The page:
A new study offers up more concrete proof that using social media can lead to increased depression and feelings of loneliness and isolation. Knowing this risk, why then do so many among us spend their time on these social media platforms?
We have to admit that something has changed dramatically in the world. There has been a dramatic increase in the number of people saying they feel depressed, stressed, anxious, unsettled and lonely. But, with “social media,” and the key word being “social,” how can this be? Shouldn’t we be feeling more connected and involved? Doesn’t it stand to reason that as we spend more time “together” online, that we’d feel happier? Clearly not.
I’m not a scientist and I don’t play one on TV (j/k), but it seems evident that social media is a hollow promise — it may give us the means to “connect” more, but perhaps it’s not the right venue? People seemed far happier when we spent time together in person — when we spoke face-to-face and could see smiles, hear upbeat tones or see a twinkle in a friend’s eye, we truly connected in a meaningful way.
“It is a little ironic that reducing your use of social media actually makes you feel less lonely. Some of the existing literature on social media suggests there’s an enormous amount of social comparison that happens. When you look at other people’s lives, particularly on Instagram, it’s easy to conclude that everyone else’s life is cooler or better than yours.” – Melissa G. Hunt, Associate Director of Clinical Training, University of Pennsylvania s Psychology Department.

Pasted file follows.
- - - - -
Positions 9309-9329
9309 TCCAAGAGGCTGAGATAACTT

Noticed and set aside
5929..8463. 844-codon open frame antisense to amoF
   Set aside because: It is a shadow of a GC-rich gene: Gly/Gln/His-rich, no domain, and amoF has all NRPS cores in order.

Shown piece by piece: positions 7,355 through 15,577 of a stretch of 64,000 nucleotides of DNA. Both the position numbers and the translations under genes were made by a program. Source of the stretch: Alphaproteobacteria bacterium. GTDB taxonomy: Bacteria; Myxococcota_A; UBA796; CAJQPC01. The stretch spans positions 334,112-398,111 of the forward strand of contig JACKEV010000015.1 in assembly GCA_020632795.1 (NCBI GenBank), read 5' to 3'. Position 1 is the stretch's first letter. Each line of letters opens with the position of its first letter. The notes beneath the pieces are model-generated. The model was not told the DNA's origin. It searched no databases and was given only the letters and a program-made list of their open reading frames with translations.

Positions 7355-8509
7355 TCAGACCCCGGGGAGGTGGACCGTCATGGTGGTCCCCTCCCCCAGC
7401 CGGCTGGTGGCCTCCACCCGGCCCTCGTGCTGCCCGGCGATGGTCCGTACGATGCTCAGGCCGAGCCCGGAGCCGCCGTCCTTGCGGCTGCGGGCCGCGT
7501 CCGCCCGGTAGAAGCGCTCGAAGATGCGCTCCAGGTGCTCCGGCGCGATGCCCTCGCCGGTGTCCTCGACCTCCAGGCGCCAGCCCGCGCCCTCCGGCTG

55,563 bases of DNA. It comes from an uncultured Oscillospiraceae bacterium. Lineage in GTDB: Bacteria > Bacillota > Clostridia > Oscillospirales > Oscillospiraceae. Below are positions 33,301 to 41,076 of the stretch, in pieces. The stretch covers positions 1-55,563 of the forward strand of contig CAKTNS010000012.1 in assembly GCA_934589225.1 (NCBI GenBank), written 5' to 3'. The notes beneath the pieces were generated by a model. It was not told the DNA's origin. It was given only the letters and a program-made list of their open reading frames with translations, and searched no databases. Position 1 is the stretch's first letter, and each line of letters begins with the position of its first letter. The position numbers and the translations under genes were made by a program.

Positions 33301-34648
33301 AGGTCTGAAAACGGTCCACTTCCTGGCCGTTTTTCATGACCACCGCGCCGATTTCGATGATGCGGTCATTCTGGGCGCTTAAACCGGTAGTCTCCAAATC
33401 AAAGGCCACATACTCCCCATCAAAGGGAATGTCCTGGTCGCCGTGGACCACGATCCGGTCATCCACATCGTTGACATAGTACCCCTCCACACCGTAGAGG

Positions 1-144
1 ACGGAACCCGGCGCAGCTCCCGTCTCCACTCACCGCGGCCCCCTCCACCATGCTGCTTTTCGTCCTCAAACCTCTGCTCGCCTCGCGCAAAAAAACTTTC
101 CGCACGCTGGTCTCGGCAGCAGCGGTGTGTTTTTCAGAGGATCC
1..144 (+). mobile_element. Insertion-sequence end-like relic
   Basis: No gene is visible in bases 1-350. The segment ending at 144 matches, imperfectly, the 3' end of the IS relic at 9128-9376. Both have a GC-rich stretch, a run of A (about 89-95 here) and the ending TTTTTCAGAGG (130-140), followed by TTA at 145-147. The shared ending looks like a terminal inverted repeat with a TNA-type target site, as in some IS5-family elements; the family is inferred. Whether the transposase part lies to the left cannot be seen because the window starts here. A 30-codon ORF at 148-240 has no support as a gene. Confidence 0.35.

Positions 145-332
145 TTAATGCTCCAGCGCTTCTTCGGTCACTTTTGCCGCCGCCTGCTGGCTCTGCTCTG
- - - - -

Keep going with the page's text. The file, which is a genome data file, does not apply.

This makes perfect sense. We’re reading posts and looking at pictures of the lives of our “friends” and sometimes, we get jealous. “Doesn’t her life look so perfect!?” Sure, it looks perfect, but it’s not, because your friend put up only the best pictures and carefully crafted her words, thus making all seem idyllic. However, when we’re feeling a bit blue and we spend hours surfing social media, we see those posts and pictures and we begin to doubt our own lives — suddenly, everyone else’s life is great, but our own is crap. That of course is not the case, but that’s what we think at that time and as we know, perception becomes the reality…for a while anyway.
“Here’s the bottom line, using less social media than you normally would leads to significant decreases in both depression and loneliness. These effects are particularly pronounced for folks who were more depressed when they came into the study.” – Melissa G. Hunt
Do we avoid social media completely?
No. The study results don’t necessarily say that using social media is bad, per se, but we do need to be mindful of how much time we spend on those sites and that we should be aware of what we’re seeing/reading and how it is affecting us.
And, while the study didn’t conclude how much time on social media is too much time, Hunt says the findings draw two related conclusions that we should bear in mind:
“For one, reduce opportunities for social comparison. When you’re not busy getting sucked into clickbait social media, you’re actually spending more time on things that are more likely to make you feel better about your life. Secondly, because these tools are here to stay, it’s incumbent on society to figure out how to use them in a way that limits damaging effects. In general, I would say, put your phone down and be with the people in your life.” – Melissa G. Hunt
Personally, I’m concerned that social media is causing more harm than good. The questions we have to ask ourselves are: “Does the benefit outweigh the negatives?” And, “Are we missing out on the beauty of life by staring into a digital world that will never fulfill our needs as living, breathing human beings?”